O'Sullivan did not respond to requests for comment. 

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Thursday, May 14, 2020

Waylaid by Pandemic, Lawmakers Return Attention to More Routine Bills

Posted By on Thu, May 14, 2020 at 5:22 PM

The Senate meeting on Zoom Thursday - SCREENSHOT
  • Screenshot
  • The Senate meeting on Zoom Thursday
Vermont lawmakers began turning the spigot on non-coronavirus legislation Thursday, breaking a logjam of bills that formed after the start of the crisis two months ago.

The Senate for the first time since the outbreak took up less pressing and potentially more partisan legislation, such as expanding energy efficiency programs and tweaking teacher health care benefits.

“I believe now, just as the economy is slowly opening, it’s time to start resurrecting the typical legislative process in terms of what bills get taken up,” Senate President Pro Tempore Tim Ashe (D/P-Chittenden) told his colleagues on Wednesday.

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Tuesday, May 5, 2020

Eviction Moratorium Bill Heads to Gov. Phil Scott

Posted By on Tue, May 5, 2020 at 11:28 AM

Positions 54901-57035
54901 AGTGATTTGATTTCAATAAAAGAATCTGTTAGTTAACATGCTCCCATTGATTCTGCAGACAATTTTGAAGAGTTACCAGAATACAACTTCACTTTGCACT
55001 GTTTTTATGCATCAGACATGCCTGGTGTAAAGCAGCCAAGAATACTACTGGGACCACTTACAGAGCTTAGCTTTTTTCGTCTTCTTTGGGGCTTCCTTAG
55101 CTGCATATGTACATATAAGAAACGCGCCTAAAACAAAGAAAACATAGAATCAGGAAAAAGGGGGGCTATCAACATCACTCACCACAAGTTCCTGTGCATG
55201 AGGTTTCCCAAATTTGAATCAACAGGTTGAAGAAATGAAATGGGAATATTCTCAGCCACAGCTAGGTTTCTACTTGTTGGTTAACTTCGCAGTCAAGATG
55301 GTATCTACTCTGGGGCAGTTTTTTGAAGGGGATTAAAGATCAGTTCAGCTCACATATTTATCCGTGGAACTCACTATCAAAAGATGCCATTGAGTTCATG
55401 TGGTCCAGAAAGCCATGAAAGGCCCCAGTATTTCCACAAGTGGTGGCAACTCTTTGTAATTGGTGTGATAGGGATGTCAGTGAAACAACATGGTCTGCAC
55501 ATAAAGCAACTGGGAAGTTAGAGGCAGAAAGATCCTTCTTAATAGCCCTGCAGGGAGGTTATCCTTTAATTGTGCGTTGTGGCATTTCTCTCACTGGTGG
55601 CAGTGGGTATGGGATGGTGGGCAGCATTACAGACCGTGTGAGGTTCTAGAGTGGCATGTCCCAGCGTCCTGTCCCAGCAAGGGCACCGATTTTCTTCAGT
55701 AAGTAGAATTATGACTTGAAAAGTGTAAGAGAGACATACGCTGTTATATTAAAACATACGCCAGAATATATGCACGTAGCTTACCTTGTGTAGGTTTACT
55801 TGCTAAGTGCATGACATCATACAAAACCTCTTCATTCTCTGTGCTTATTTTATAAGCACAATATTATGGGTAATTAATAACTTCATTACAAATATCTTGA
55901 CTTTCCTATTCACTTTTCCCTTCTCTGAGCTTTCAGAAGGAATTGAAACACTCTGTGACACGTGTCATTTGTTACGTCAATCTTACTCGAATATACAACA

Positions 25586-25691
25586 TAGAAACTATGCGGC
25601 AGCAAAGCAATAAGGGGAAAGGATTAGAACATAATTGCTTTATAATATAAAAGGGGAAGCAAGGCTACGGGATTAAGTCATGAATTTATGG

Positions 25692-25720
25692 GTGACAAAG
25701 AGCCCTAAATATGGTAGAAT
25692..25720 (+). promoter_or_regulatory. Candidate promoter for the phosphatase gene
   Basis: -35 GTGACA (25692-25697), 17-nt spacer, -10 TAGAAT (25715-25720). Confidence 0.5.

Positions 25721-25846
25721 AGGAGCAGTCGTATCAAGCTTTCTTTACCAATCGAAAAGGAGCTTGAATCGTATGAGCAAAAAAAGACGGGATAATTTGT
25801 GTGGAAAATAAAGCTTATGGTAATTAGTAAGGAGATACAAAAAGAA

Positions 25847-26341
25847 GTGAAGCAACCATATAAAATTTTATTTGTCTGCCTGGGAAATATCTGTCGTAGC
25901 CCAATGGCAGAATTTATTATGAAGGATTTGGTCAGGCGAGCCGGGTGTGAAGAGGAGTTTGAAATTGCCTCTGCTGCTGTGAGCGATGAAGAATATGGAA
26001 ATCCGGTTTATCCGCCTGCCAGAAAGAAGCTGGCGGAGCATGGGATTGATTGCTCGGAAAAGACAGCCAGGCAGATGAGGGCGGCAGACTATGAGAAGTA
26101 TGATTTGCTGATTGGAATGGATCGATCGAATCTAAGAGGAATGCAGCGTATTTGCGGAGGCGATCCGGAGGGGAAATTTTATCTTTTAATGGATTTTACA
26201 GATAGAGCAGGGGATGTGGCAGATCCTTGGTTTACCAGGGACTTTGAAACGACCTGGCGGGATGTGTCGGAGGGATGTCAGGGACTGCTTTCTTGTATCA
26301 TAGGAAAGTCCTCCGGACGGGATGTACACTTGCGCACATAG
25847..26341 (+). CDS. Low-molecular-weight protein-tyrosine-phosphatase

FILE: KIM SCAFURO
  • File: Kim Scafuro
The Vermont Senate on Tuesday gave final approval to a bill that would place a moratorium on evictions and foreclosures until 30 days after Vermont's state of emergency is lifted.

Senators, who backed the bill last month in their first-ever remote vote, approved several proposed amendments from the lower chamber on Tuesday before unanimously agreeing to send the bill to Gov. Phil Scott, who has not said whether he will sign it.

"It [is] an unusual bill in the sense that both sides — landlords and tenants, [who] usually have differences when it comes to legislation — all came together, and, in the COVID-19 spirit of legislation, agreed," Sen. Michael Sirotkin (D-Chittenden) said prior to Tuesday's vote.

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Monday, May 4, 2020

Scott Proposes Balancing Budget by Borrowing From Reserves

Posted By on Mon, May 4, 2020 at 11:35 PM

Finance Commissioner Adam Greshin and Gov. Phil Scott - FILE: JOHN WALTERS
  • File: John Walters
  • Finance Commissioner Adam Greshin and Gov. Phil Scott
Though the coronavirus pandemic has blown a hole in Vermont's state budget, Gov. Phil Scott's administration believes it can close out the current fiscal year without major cuts to government programs.

In a presentation to the House Appropriations Committee on Monday, Finance Commissioner Adam Greshin outlined the administration's proposal to address a nearly $195 million deficit in the state's General Fund brought on by the public health crisis. The plan largely relies upon borrowing $138 million from the state's reserve funds — and then paying the money back early next fiscal year.

"We're well aware there will be some challenges in [next year's] budget, so we thought we would take it light this year," Greshin told committee members. "And the good news is, we were able to do that."